Last year for #friendsgiving I made chicken cutlets and macaroni and cheese. This year for Friendsgiving I followed a more traditional menu, and was rather impressed with the results.
Any gathering, friendsgiving or not, in my opinion, is incomplete, without snacks. For the evenings apps, I decided the best way to go was charcuterie. Who doesn’t love a big plate of meats and cheeses? Vegans, I guess. But, with a plate full of mozzarella and prosciutto, there wasn’t much homemade going on. To add my own Erin twist, I took my second attempt at the Bread Toast Crumbs peasant bread recipe.
Neglecting to follow the instructions to an exact T, I found the bread slightly underdone in the middle. Instead of throwing it away, as I had just spent hours preparing and waiting for the dough to rise, I decided to act like it was all planned. I cut the bread up and created small crostinis for my charcuterie board. See– it was all intentional.
Next up: dinner.
I started watching the Netflix series Salt Fat Acid Heat, based on the cookbook of the same name written by Samin Nosrat. The series focuses on the core elements of cooking, and as I watched, I learned. Inspired by the Heat episode, and well aware of the likelihood that I was going to be eating turkey for days after Thanksgiving, I decided to make roast chicken instead. Following Samin’s buttermilk chicken recipe I successfully seasoned, roasted, and carved the star of the meal. But to be fair, the recipe was straightforward and required so few ingredients, it would’ve been hard to mess it up.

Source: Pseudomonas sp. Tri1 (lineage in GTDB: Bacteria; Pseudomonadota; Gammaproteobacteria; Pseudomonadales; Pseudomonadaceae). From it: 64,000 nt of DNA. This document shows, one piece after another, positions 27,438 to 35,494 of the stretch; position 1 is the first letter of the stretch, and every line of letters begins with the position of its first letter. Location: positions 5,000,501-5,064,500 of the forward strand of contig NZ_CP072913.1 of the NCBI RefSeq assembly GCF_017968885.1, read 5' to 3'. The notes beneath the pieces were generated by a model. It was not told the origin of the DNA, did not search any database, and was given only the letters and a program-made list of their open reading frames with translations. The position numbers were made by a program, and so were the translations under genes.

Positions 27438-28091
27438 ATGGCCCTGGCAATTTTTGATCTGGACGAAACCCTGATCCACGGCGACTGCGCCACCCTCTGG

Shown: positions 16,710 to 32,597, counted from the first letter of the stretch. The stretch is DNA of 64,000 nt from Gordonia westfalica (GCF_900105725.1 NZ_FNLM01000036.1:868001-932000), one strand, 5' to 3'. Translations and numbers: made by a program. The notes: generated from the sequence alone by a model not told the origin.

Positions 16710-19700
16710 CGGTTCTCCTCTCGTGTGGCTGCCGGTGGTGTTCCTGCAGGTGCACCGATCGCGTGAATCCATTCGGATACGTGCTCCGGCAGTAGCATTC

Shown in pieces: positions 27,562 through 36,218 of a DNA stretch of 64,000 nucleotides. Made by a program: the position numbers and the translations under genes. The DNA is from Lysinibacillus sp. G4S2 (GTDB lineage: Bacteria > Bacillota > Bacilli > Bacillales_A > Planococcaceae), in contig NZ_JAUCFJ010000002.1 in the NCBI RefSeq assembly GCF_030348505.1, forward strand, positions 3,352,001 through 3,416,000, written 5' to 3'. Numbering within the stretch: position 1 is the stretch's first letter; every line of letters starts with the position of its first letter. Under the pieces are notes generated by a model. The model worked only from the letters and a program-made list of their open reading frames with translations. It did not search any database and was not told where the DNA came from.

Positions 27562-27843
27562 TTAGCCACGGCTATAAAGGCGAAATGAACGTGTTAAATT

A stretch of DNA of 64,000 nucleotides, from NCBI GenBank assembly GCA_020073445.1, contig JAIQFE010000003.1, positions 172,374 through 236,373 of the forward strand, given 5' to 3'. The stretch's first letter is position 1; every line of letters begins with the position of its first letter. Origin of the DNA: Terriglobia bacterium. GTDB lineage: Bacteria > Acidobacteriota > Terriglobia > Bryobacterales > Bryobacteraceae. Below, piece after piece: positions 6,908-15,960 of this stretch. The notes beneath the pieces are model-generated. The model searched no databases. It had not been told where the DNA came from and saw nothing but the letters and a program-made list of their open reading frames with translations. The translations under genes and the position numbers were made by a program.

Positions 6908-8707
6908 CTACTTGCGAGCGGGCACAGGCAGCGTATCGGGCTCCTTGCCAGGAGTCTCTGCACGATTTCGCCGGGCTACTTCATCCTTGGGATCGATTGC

Because it was friendsgiving, I thankfully wasn’t responsible for the entire meal. The stuffing, mashed potatoes, and apple pie were all made by my friends. All that was left for me was the vegetables. I’ve been a fan of brussels sprouts since I bravely tasted them in my college dining hall, but making them at group functions can be risky as they aren’t always the most popular dish in the kitchen. Cooked well however, they can be delicious. I followed another recipe from my new favorite cookbook, Salt Fat Acid Heat, and made a pan of roasted veggies that were so good I had to make them again. The secret to their success? You’ll have to make them yourself to find out!
Cooking big meals can be challenge. After all, it is the ultimate test of timing, kitchen space, and piling dirty dishes. But sometimes, it’s the simple recipes that taste the best, and there is no better feeling than watching everyone clear their plates.